A Lake County couple whose infant son was recovering from a rare, life-threatening condition only to be killed by a bacteria that lurks in water pipes is suing the hospital where the child underwent a bone marrow transplant.
"We need to let others know. They need to fix it so it doesn't happen to anyone else," said Kellie Joseph, a Lake County Sheriff's detective and mother of Ryland Joseph, who died at the UC San Francisco's Benioff Children's Hospital May 16 at the age of 7 months. She and husband Rodd Joseph, a Clearlake Police sergeant, filed a wrongful death lawsuit Oct. 23 against the University of California regents.
The grieving couple contends Ryland was infected with Legionnaires' disease while recovering from a successful bone marrow transplant at Benioff Children's Hospital. He'd been in the hospital for more than three weeks when he contracted a fatal case of pneumonia that later was confirmed to be Legionnaires' disease.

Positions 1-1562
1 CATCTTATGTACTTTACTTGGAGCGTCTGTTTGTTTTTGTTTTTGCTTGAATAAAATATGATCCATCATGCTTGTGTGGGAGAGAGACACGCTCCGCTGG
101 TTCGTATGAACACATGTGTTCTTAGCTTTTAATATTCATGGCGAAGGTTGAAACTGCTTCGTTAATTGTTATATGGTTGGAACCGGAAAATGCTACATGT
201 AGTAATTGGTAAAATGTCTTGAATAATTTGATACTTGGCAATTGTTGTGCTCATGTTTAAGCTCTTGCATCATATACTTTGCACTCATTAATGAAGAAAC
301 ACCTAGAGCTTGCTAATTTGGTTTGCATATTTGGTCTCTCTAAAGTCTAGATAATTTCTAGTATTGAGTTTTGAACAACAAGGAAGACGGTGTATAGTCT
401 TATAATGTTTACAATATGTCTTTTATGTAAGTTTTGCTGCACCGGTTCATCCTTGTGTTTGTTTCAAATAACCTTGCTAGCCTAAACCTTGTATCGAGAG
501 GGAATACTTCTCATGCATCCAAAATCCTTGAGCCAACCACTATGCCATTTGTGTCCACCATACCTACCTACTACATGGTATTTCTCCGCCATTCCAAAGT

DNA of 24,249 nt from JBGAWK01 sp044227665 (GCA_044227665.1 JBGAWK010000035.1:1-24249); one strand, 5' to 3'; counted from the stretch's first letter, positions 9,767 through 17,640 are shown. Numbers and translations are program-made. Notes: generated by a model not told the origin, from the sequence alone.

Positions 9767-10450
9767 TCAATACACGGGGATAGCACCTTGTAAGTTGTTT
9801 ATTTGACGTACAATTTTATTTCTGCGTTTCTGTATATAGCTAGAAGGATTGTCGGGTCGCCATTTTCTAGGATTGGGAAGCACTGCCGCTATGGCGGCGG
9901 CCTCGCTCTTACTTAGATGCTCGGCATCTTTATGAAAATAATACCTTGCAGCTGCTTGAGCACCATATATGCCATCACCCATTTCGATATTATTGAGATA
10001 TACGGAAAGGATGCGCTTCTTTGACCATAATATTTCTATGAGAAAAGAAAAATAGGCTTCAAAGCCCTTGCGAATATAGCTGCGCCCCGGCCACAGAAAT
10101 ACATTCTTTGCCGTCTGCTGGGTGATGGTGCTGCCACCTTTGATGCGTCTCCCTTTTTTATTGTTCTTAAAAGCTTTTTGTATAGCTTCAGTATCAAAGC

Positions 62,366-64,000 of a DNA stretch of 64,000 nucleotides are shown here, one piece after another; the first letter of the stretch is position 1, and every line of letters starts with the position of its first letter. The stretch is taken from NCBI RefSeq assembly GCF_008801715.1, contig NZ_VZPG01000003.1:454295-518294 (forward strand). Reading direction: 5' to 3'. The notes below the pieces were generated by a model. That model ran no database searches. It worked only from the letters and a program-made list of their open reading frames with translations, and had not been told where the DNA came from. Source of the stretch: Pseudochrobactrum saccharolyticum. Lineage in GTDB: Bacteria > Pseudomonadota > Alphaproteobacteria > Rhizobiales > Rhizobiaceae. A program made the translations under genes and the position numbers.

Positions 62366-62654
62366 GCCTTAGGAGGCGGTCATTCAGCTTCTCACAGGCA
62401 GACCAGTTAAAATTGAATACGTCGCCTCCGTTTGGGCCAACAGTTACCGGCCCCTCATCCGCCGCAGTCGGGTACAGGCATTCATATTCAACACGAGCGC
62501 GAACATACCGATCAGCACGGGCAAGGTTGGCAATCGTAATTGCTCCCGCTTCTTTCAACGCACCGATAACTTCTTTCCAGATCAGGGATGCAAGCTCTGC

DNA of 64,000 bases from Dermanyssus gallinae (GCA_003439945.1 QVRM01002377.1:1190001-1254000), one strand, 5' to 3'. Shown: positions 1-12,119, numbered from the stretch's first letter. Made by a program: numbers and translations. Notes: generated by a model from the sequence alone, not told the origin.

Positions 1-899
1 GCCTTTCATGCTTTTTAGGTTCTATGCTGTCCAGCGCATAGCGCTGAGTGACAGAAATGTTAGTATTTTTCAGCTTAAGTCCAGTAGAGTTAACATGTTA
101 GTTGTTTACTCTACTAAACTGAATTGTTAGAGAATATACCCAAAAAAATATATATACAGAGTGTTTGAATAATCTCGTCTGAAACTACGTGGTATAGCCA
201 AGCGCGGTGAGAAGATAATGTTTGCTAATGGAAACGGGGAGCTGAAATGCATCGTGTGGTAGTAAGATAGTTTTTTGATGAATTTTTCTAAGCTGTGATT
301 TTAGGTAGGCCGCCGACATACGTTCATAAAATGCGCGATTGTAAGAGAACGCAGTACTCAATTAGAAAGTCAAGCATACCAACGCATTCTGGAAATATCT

The time between exposure to the bacteria and symptoms is two- to 14 days, according to the Centers for Disease Control and Prevention.
"It's just impossible he could have caught it anywhere else," said Steve Heisler, a personal injury attorney based in Baltimore. He's one of two lawyers representing the Josephs.
Hospital officials said they cannot comment on the lawsuit but confirmed an ongoing investigation into the death.
"At this point, there is not a clear explanation for the child's infection," the hospital's chief medical officer, Dr. Josh Adler, said in a written response to the Press Democrat's inquiries.
The California Department of Public Health on Tuesday confirmed it also has conducted an investigation into the death and said its findings should be available "soon."
The lawsuit alleges hospital officials had "actual knowledge" that the building's water system was contaminated with Legionella bacteria.
At least two other children have died of the disease at the hospital, one in 1992 and one in 1998, according to the lawsuit.